David Galbraith has an interesting post about Google's Trademark Complaint Procedure (Trademarking search terms). He wonders whether there is a "possibility of people trademarking terms and expressions specifically so that they can use them within Google ads?" In other words, whether people will trademark "Blog" candy, in order to control the use of the term "Blog" in Google ads - whether or not the ads had anything to do with candy. Given that Google has already been hit with court-imposed fines for trademarked keywords triggering ads, they certainly would be reticent to stop people from abusing the system this way (Google France fined for trademark violation). Thanks, France.

Comments (0) + TrackBacks (0) | Category: Trademark

October 26, 2003

Politically Significant Trademarks in China

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Posted by Ernest Miller

As noted here earlier (Yang Liwei © 2003 CNSA All Rights Reserved), Chinese businesses are very interested in using names associated with the successful Chinese space program. The Times of India has the latest, as well as an interesting quote about Chinese trademark law (Spaced-out Chinese cash in on spaceman's fame):

Shenzhou V, the spacecraft which took Yang on 14 orbits around the earth last week, is also the object of several trademark applications but these hopefuls are likely to be out of luck.
"Shenzhou V is a special name that has significant political meaning," said Xun Xianzong, a trademark official.
"So far, there is no precedent for the use of such names as trademarks."

Shenzhou means "Divine Vessel" in Chinese. I wonder what other "special names" have "significant political meaning."

Comments (0) + TrackBacks (0) | Category: Oddities | Trademark

October 19, 2003

Yang Liwei © 2003 CNSA All Rights Reserved

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Posted by Ernest Miller

The Straits Times reports that the China National Space Administration (China's NASA) has copyrighted (I think they mean trademarked) the name of Yang Liwei, who made history as China's first taikonaut when he was launched into orbit aboard the Shenzhou-5 on October 15, 2003 (It's a taikonaut, it's a pear, it's... copyright). Businesses will be unable to use the name without permission of CNSA, apparently in order to prevent the unscrupulous from capitalizing on Lieutenant Colonel Yang's fame. Among those interested in licensing the name is Yang's birthplace, which wants to name a white pear they produce after him.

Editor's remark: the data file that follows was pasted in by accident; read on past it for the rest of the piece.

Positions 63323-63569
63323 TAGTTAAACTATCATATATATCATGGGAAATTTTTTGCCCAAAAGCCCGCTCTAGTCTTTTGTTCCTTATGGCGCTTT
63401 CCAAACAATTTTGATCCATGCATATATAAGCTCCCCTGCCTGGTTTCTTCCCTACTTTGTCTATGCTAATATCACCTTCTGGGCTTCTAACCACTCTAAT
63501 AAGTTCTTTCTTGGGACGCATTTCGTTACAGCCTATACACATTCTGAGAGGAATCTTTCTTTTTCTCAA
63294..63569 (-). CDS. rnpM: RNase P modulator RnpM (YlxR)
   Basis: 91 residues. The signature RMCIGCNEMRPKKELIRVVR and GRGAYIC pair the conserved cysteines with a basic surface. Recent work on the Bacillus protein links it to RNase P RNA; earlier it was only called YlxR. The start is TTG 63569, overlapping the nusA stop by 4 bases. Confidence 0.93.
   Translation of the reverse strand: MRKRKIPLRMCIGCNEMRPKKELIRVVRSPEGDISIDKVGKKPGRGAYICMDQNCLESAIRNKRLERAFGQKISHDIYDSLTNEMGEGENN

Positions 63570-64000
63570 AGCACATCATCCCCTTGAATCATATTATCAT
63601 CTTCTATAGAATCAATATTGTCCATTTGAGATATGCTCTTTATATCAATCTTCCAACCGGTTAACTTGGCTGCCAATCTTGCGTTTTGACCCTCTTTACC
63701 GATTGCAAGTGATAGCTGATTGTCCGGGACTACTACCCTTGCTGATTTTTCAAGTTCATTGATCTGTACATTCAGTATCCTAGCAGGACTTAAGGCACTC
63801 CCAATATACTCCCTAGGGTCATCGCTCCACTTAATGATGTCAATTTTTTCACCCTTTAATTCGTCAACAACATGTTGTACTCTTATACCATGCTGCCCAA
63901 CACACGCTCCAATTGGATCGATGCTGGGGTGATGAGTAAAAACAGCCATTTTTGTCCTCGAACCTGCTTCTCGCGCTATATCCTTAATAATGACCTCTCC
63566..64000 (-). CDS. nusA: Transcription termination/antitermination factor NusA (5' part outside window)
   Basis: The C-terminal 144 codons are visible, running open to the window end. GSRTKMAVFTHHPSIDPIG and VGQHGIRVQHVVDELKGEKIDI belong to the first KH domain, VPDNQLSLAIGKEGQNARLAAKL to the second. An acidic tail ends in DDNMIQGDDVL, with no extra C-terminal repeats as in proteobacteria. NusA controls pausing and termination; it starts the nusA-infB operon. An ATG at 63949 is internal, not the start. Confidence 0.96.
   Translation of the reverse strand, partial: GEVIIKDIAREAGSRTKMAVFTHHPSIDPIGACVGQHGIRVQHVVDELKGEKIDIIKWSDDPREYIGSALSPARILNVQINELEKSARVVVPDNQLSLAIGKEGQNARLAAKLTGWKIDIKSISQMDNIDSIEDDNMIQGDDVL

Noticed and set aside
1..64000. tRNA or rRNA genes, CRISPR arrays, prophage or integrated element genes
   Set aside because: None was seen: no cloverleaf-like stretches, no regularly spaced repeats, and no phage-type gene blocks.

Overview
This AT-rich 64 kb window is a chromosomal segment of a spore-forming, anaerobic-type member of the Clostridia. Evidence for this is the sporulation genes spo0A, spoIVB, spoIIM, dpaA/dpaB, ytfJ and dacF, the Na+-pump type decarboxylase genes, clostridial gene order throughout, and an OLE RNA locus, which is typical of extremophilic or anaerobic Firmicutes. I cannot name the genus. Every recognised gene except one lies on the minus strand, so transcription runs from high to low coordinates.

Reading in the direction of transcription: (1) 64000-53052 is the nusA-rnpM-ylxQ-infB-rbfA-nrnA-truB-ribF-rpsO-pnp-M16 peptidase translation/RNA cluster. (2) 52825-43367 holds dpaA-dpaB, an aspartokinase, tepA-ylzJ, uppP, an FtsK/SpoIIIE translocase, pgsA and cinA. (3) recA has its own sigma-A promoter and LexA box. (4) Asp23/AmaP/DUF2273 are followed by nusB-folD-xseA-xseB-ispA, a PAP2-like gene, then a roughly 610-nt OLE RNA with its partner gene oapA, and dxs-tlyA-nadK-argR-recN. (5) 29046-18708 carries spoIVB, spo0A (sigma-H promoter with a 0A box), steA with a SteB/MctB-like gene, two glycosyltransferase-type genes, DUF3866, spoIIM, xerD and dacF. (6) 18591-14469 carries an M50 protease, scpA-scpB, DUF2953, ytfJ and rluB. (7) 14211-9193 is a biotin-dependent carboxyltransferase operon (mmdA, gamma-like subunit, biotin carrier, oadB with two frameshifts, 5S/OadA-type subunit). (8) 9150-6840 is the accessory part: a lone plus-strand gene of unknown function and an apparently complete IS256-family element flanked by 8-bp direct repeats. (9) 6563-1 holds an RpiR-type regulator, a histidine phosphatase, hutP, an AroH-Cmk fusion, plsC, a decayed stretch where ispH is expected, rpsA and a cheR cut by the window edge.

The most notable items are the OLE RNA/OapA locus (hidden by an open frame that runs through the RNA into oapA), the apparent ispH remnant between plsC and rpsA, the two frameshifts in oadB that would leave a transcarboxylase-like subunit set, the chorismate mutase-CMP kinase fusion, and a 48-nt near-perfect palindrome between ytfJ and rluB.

In related news, the People's Daily quoted Yang Liwei as stating that he did not see the Great Wall of China from space ('I did not see Great Wall from space': Yang Liwei).

Comments (0) + TrackBacks (0) | Category: Copyright | Oddities | Trademark

October 17, 2003

Original Gummy Fish Not So Original

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Posted by Ernest Miller

The Trademark Blog brings word that Malaco, makers of Original Swedish Fish and holders of the associated trademark/trade dress, has lost on summary judgement a trademark suit against Promotions in Motion, marketers of Famous Sqwish Candy Fish (not to mention Nuclear Sqworms) (The Aesthetically Functional Swedish Fish). The opinion, which can be read on Juris Notes (Malaco Leaf, AB v. Promotion in Motion, Inc.), is pretty devastating. This case is a real good example of how not to protect trade dress. For example, you might want to avoid cases where the judge can write lines like this:

Malaco's contention that its Marks are entitled to a finding of acquired distinctiveness is further belied by its own internal marketing reports, including one dated a day before it filed this complaint, reporting that "[m]ost respondents consider 'Swedish Fish' a generic term of fish-shaped gummi candy," and that its Marks enjoy "weak trademark protection."

Anyways, I just like cases that have lots of discussion concerning gummy. While there is not a thigh-slapper in the decision, I find that reading stuff like, "Notably, animal-shaped gummy candy is common in the candy industry" amuses me. Apparently, I amuse easily. Among other highlights, the case also features a discussion of the functionality of gummy designs and the following footnote:

Soft and chewy candy is generally categorized by the industry as either "gummy" if it has a primarily gelatin base, or "juju," if it has primarily a starch base. (Deposition of Frank Galatolie, dated March 20, 2002 ("Galatolie Dep.") at 130-31; Defendants' 56.1 Statement ("Def.'s 56.1 Stmt.") ¶ 3.) For purposes of uniformity, this Court refers to the parties' products as "gummy" candy.

Bet you not many people are aware of that distinction.

Perhaps Malaco should look for other designs carved by gummy artisans who work exclusivly in the medium of gummy ... too bad that Gummy Mummy is already taken.

Comments (0) + TrackBacks (0) | Category: Oddities | Trademark